10. 10. AWAY FROM GIBRALTAR here at all. She's about my age. Why, there she is, sitting by herself, and her eyes are very red, as if she had been crying." Later in the day, after Muriel had left her, Irma sat down on a settee at the uncovered end of the deck where a number of people, old and young, were playing shuffleboard. Just then the ship's doctor passed, and she thought it a good time to ask him about the old woman in the steerage. "The old woman is downhearted. Her daughter, the mother of the four girls, died a couple of days ago. She was longing to live until she reached Italy, was sure, in fact, that once there she would recover. But from the first I knew her case was hopeless, and we buried her at sea the night before we touched at Gibraltar." "Oh," sighed Irma, "it must be hard for the children." "Yes, very hard. You see it's only a short time since they went out from Italy. The father had a trade, but a week or two after landing he was taken ill, and in another week or two had died. Charitable societies looked after them for a while. They came under the law that requires those likely to become a public charge to be sent back. They have no friends in America." "I suppose they have in Italy." "Yes, and though probably they, too, are poor, still the family will be better off there. With no real wage-earner I do not see what they F UN FOR ME! Design © 2012 Mocomi & Anibrain Digital Technologies Pvt. Ltd. All Rights Reserved. 9
  11. 11. AWAY FROM GIBRALTAR could do in your country." "I can't see what they will do in Italy, if they have no money." "Oh, they have enough to take them up to Fiesole. That is where they live. But there, you must know something about it; some of the passengers are taking up a collection for them." "Why, no! I have heard nothing of it." "That's strange, for that young man in your party, Marion Horton, is interested. He's been very good, too, to another steerage passenger, a young fellow from Bologna, who is paying his own way back. He has taken Italian lessons from him, I believe." "You surprise me," said Irma, as the doctor moved away. Could it be that Aunt Caroline and Uncle Jim knew nothing of Marion's doings? Later others spoke to her about the death of the Italian woman and the needs of her family, and then Muriel came to say that she had given five dollars to the fund a Mrs. Brown was gathering, "and do you know that Marion Horton has charge of it? Isn't it funny he never told you?" The more Irma thought about it the more certain she became that Marion hesitated about letting Aunt Caroline and Uncle Jim know that he was in the habit of visiting the steerage. While they had no right, perhaps, to dictate to a boy of seventeen, still Aunt Caroline had F UN FOR ME! Design © 2012 Mocomi & Anibrain Digital Technologies Pvt. Ltd. All Rights Reserved. 10
  12. 12. AWAY FROM GIBRALTAR expressed herself strongly against his going to the third cabin. Evidently he did not wish her to know that he had disregarded her wishes. What he was unwilling to tell Aunt Caroline and Uncle Jim, he would hardly confide to Irma. It happened, however, that at dinner that evening Marion himself told the story of the old grandmother and her young charges. But though he spoke of the little fund that had been raised, he did not mention his own interest in it. "Some one came to me yesterday," said Uncle Jim, when Marion had finished, "and I made a contribution. I did not know the exact need, but you have made it now quite clear." She approached him as he was starting out on deck. "Here is a dollar; please add it to the fund," said Irma to Marion after dinner. Marion glanced at her in astonishment. But he did not take her money. Instead he waved his hand as if to push it away. "No, no," he replied. "No, we do not need it. We have enough." Then, without another glance at Irma, he walked away. "Does he think I offer too little, or does he dislike me so much that he won't take my money?" But there was no one to answer her question. It was now Irma's turn to feel hurt. Small as her offering was, the dollar meant some F UN FOR ME! Design © 2012 Mocomi & Anibrain Digital Technologies Pvt. Ltd. All Rights Reserved. 11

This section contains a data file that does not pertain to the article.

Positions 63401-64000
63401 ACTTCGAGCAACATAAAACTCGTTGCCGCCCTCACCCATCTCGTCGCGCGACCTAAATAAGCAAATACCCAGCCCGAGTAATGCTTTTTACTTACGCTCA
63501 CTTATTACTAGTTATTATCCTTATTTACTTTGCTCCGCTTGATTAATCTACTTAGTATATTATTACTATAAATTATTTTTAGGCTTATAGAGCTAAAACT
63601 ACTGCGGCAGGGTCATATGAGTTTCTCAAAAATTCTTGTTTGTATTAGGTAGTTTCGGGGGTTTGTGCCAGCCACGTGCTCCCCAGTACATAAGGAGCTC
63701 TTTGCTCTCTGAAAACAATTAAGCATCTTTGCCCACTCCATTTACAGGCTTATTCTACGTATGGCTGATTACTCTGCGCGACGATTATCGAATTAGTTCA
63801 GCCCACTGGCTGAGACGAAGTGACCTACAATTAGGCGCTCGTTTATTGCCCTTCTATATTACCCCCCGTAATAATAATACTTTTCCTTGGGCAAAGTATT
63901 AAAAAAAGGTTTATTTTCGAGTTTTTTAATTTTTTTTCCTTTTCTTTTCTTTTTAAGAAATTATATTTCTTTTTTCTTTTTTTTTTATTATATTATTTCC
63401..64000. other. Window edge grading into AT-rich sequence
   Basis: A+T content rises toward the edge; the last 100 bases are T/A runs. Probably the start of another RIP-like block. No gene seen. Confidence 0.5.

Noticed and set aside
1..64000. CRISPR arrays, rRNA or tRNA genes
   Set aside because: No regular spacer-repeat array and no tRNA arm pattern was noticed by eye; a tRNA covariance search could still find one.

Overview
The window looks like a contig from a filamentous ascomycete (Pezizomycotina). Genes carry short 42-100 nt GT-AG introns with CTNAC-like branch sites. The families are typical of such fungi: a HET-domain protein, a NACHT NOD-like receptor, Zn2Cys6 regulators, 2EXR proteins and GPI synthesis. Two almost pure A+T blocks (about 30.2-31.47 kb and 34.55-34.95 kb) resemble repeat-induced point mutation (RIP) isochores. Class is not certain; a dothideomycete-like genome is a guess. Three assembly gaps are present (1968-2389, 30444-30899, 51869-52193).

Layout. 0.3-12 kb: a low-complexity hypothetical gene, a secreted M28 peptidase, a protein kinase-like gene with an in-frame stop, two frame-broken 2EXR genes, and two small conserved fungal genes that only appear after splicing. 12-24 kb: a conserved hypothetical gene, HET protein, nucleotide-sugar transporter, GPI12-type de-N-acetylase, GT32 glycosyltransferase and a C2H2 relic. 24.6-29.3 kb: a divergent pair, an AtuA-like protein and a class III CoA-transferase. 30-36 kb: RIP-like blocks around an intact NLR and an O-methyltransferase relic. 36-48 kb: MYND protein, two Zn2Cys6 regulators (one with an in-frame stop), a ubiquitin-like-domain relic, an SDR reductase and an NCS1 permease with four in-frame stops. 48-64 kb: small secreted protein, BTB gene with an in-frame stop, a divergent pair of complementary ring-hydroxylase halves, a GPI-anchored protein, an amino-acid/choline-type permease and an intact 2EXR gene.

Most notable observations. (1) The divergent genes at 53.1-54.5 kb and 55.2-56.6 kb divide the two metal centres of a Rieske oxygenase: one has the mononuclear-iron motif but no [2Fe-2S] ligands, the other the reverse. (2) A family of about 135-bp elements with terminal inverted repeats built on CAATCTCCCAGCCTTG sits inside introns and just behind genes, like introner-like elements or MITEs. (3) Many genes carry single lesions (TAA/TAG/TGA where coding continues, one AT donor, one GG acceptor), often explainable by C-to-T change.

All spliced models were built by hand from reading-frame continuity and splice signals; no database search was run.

13. 13. AWAY FROM GIBRALTAR sacrifice. At least she had taken it from the little sum she had set aside for presents for the family and Lucy and Gertrude and other friends. From her it was a larger sum than twenty dollars from Muriel. So it was trying to have her intended gift treated disdainfully. That evening, as she sat on deck, wondering if this would really be her last night at sea, some one dropped into the empty chair beside hers. "Why so quiet, god-daughter?" It was the voice of the old gentleman, but how had he learned that she sometimes called him the "fairy godfather? " She was glad now to see him. She might not have many more of those pleasant talks with him, unless, perhaps, their paths should cross in Italy. But she had never ventured to ask him just where he was going. Now, contrary to his habit, the old gentleman talked less of the countries he had visited in the past. In some way, before she realized it, he had turned the conversation in the direction of Marion, and after he had left her, Irma was conscious that she had given him much more information than she ought to have given a stranger. "Yes, yes," he had exclaimed, "I can see just what he is like. Willful as ever," and with an abrupt "good night" he had hurried away. "It isn't quite fair that we should all be so pleased at the prospect of landing," said Uncle F UN FOR ME! Design © 2012 Mocomi & Anibrain Digital Technologies Pvt. Ltd. All Rights Reserved. 12